One measure introduced in the 98th General Assembly, House Bill 98 sponsored by Rep. Elaine Nekritz, includes a series of proposals that would put Illinois on a path to preserving the state’s pension systems. We must also look for fresh ideas to end the practice of state payments for non-state workers. I look forward to your thoughts on both topics.
I look forward to your announcement of support of reforms that helps the state address its budget pressures and preserves the pension systems for the employees counting on them. Please feel free to contact me if you have any questions.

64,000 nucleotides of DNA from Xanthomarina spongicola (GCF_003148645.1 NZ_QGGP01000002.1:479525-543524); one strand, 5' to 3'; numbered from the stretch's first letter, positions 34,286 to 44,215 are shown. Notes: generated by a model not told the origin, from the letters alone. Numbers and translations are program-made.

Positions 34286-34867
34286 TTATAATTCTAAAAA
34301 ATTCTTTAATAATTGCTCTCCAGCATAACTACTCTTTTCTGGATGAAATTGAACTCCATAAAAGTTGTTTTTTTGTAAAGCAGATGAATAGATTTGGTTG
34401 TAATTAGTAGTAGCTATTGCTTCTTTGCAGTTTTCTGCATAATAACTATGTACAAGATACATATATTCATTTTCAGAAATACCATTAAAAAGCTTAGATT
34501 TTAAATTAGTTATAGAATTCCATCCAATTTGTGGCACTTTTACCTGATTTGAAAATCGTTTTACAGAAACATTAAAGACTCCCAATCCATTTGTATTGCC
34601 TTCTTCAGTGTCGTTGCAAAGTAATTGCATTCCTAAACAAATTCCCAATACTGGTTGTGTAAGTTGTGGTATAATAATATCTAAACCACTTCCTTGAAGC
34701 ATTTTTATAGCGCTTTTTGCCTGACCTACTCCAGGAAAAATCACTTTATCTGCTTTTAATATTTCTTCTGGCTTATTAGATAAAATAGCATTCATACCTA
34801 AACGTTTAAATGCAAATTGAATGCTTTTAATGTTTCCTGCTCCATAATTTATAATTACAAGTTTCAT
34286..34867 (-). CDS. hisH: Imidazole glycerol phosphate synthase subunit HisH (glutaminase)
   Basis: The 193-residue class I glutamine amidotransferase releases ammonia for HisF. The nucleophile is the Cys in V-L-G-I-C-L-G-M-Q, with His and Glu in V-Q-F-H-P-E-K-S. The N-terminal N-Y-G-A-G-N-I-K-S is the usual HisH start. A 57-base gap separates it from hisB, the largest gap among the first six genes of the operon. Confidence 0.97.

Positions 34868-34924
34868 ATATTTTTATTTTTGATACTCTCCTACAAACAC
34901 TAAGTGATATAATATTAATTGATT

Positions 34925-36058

With kindest personal regards, I remain
MICHAEL J. MADIGAN
Speaker of the House
Emphasis is in the original.
*** UPDATE *** From the We Are One Coalition…
The following statement is attributable to Michael T. Carrigan, president of the Illinois AFL-CIO, speaking on behalf of the We Are One Illinois coalition:
We Are One Illinois regrets that Speaker Madigan has indicated he will not participate in the Pension Summit proposed by our union coalition. Our summit is a demonstration of good faith and commitment to seeking to solve the state’s pension funding problem in a way that is fair and constitutional.